This is not going to be an easy task. Jesus tells us in Matthew 5, “But I say to you, love your enemies, bless those who curse you, do good to those who hate you, and pray for those who spitefully use you and persecute you.” Just try putting that into practice. Have you prayed recently for the person who aggravates you to no end? To take it a step further, have you prayed for Osama bin Laden this week? Why should we do such a thing?
While God would not have to give us a reason why we should pray for all men—“Because I said so” would suffice—He has given us a very good reason. “[God] desires all men to be saved and to come to the knowledge of the truth.” God does not rejoice in the condemnation of unbelievers. He wants every person to be in heaven one day. We are told in 2 Peter 3:9, “[The Lord] is not willing that any should perish but that all should come to repentance.” Yes, it is true that there are those who do not believe in God and who have rejected Him and His Word. The Scriptures tell us that the one who does not believe will be condemned. God does not force people to love Him. Neither does He take pleasure in the death of the wicked nor does force people away from Himself.
God has backed up His desire for all men to be saved with a plan of salvation that was designed for all. God did not exclude any person or group of people when He made promises concerning Christ and when Christ died. The gift of a Savior was for the world, because God so loved the world (cf. John 3:16). When Jesus died on the cross this was a sacrifice for men and women, rich and poor, and for every race. Every sin was placed upon our Savior, and He paid the penalty for every sin. What an extraordinary comfort this is!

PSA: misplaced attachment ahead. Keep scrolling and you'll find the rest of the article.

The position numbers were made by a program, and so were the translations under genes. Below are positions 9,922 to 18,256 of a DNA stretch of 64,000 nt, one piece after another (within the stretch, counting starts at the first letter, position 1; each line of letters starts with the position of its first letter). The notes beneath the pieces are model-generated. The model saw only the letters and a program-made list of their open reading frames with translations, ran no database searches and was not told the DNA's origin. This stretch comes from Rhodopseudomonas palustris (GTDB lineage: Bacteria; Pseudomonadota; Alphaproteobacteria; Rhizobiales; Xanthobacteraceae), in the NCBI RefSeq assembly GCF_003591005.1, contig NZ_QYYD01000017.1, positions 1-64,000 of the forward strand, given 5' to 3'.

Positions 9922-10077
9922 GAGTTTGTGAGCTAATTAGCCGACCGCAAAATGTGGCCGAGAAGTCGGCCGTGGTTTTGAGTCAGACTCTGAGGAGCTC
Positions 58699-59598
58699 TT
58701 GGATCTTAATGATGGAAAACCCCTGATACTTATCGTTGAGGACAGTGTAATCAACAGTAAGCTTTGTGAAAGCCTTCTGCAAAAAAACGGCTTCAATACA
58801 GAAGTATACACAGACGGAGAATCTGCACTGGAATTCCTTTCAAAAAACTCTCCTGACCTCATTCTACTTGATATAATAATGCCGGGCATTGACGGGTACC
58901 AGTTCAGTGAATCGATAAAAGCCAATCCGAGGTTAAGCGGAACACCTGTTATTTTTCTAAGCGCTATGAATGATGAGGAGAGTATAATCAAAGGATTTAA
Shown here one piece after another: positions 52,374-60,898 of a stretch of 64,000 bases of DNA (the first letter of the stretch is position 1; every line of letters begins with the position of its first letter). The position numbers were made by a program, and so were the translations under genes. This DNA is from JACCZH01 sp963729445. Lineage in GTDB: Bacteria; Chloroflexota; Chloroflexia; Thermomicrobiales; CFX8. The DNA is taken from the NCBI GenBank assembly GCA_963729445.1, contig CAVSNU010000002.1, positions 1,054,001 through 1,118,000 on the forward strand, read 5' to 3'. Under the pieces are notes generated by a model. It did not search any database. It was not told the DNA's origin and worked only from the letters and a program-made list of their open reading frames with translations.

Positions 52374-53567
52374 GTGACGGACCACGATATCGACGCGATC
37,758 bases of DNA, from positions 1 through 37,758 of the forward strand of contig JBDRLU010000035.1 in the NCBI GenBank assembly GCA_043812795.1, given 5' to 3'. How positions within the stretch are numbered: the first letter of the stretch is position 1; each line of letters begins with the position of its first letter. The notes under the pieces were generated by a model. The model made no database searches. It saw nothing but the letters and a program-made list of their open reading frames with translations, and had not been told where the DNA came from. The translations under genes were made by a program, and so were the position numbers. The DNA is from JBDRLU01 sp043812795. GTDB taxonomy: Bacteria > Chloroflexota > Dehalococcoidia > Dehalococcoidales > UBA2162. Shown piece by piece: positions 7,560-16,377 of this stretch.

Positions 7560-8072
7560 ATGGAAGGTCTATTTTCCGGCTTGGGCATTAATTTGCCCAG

God does not show favoritism. He has not overlooked the sins of any and excused one and not another. “All have sinned and have fallen short of the glory of God” (Romans 3:23). As sinners, we have all (at one time or another) been in the crosshairs of God’s wrath. At the same time, we read in the text that Jesus gave Himself a ransom for all. His blood was the price necessary to buy us back from sin. He was the perfect sacrifice, paying what was due. Anyone who is lost and condemned has nobody to blame but himself because God went the distance and did what He had promised.
This is the “knowledge of the truth” of which God wants people to be aware. “For there is one God and one Mediator between God and men, the Man Christ Jesus who gave Himself a ransom for all.” In the paper this week I read an article which stated that Muslims believe that they and Christians worship the same God merely viewing the same God in a different way. This is certainly not the Biblical view. There is only one, true God. God reveals Himself as Triune—three Persons—Father, Son, and Holy Spirit, yet only one God. He reveals Himself as Creator, Redeemer, and Sanctifier. He reveals Himself as a God of love and mercy.
God has this love for everyone, and that is the attitude that He wants to foster in us. He loved people enough to die for them. He’s not asking us to die for them as He did, but He is asking us to pray for all people regardless of whether they’re friends or enemies. God did not make a distinction, and doesn’t wish for us to make one either. Pray on the behalf of all people.